Originally posted on Blogrige by Dawn Marie Bailey
“Baldrige is the reason why I didn’t quit my job in 2003,” said Dr. Katherine Gottlieb, president/CEO of Baldrige Award recipient Southcentral Foundation and recipient of the 2015 Harry S. Hertz Leadership Award.
In her leadership role in 2002, Gottlieb had more than 900 employees, a budget of $150 million, and the responsibility to provide health care services to 40,000 people spread across 110,000 square miles of southcentral Alaska.
“And I realized our organization needed systematic change in order to be sustainable and function at the highest level of quality,” she said. “I believed I was not the leader to take the organization to the next step.”
But Gottlieb said, before making up her mind, she would look for examples of other successful organizations that had transformed themselves and tools that could help.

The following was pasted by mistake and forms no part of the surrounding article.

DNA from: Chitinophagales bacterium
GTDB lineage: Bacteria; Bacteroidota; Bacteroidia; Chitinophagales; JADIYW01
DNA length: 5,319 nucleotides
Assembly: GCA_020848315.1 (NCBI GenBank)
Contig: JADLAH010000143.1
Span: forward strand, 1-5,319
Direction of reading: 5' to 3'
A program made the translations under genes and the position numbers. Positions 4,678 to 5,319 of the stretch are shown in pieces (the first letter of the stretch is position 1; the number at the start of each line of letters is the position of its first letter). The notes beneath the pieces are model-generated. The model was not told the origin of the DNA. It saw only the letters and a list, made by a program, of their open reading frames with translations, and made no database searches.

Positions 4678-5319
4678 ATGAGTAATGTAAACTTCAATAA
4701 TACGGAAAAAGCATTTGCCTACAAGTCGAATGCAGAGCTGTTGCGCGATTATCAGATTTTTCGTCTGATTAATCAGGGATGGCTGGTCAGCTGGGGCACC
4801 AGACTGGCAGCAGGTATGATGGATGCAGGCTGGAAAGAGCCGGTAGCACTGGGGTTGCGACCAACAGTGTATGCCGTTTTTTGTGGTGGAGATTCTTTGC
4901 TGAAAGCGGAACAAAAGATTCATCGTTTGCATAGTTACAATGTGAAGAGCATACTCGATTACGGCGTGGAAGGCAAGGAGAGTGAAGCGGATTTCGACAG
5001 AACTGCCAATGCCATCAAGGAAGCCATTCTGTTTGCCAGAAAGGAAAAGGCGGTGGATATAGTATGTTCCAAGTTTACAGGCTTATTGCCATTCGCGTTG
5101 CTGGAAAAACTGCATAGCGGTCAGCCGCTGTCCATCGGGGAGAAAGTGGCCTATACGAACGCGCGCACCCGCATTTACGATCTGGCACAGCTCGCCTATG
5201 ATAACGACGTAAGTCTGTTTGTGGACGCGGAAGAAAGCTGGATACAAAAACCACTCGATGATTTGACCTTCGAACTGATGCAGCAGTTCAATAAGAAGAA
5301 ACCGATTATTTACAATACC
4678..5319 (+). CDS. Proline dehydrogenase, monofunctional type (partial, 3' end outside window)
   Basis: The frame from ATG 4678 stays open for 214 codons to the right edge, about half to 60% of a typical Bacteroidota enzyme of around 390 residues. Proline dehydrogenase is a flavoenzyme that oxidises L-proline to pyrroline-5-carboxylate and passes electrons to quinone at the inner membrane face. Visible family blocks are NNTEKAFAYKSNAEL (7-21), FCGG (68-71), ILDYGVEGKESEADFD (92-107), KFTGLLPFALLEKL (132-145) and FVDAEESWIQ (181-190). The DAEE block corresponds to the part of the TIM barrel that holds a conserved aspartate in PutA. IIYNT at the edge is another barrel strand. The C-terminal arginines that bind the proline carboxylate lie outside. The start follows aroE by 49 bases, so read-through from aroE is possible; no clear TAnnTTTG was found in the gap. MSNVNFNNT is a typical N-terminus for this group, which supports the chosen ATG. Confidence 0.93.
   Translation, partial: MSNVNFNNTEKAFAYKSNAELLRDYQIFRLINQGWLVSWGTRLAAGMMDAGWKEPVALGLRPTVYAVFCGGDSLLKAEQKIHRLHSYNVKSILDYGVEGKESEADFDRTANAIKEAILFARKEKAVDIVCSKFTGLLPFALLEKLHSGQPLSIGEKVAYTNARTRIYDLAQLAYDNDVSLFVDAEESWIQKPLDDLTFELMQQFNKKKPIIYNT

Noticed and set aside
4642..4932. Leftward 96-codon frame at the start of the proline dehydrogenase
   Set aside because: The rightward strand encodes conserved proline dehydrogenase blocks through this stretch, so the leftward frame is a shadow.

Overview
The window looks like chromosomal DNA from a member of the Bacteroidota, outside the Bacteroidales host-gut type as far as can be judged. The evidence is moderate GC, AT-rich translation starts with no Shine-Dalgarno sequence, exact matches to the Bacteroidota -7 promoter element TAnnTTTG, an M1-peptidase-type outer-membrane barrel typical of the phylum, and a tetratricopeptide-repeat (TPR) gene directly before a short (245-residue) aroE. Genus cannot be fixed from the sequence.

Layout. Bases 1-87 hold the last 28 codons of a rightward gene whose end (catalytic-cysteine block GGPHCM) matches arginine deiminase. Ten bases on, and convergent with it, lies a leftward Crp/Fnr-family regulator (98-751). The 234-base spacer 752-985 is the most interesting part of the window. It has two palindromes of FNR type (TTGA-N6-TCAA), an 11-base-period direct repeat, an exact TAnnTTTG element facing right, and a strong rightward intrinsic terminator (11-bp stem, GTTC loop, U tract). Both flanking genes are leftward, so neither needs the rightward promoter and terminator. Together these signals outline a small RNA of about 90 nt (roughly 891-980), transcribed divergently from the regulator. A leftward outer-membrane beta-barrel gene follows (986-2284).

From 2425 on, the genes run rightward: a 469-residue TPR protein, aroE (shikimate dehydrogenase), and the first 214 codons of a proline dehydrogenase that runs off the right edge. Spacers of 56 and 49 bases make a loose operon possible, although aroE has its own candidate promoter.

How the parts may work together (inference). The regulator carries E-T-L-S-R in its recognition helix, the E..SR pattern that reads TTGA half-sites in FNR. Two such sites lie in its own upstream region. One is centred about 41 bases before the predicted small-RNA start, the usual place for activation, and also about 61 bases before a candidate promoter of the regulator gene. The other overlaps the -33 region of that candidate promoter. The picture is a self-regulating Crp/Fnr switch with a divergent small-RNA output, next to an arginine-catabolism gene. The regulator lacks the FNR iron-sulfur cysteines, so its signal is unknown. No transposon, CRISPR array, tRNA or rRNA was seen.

“So when I was introduced to [the Baldrige Criteria for Performance Excellence] in 2003, I looked at it with the same scrutiny that I would for anyone or anything entering our Tribal doors. . . . I found that Baldrige aligned with our values. I found that Baldrige does not dictate but asks questions. . . . I found Baldrige would assist my leadership in driving our system to best practices. I found that Baldrige focuses on systematic change. I chose to enter the Baldrige journey to excellence.”
To really understand that journey, one needs to understand the history of Southcentral Foundation and its customer-owners, the Alaska Native and American Indian people.
“Imagine not having control over anything in your life, but that all of your life, someone or something else did. And this control was exercised over you and your family in a way that stripped you of your cultural and spiritual beliefs and even your language. It stripped you of your country and privileges, rights as a human being, and the result of this was your people became despondent and lost their voices,” said Gottlieb, summarizing the plight of Native communities in Alaska.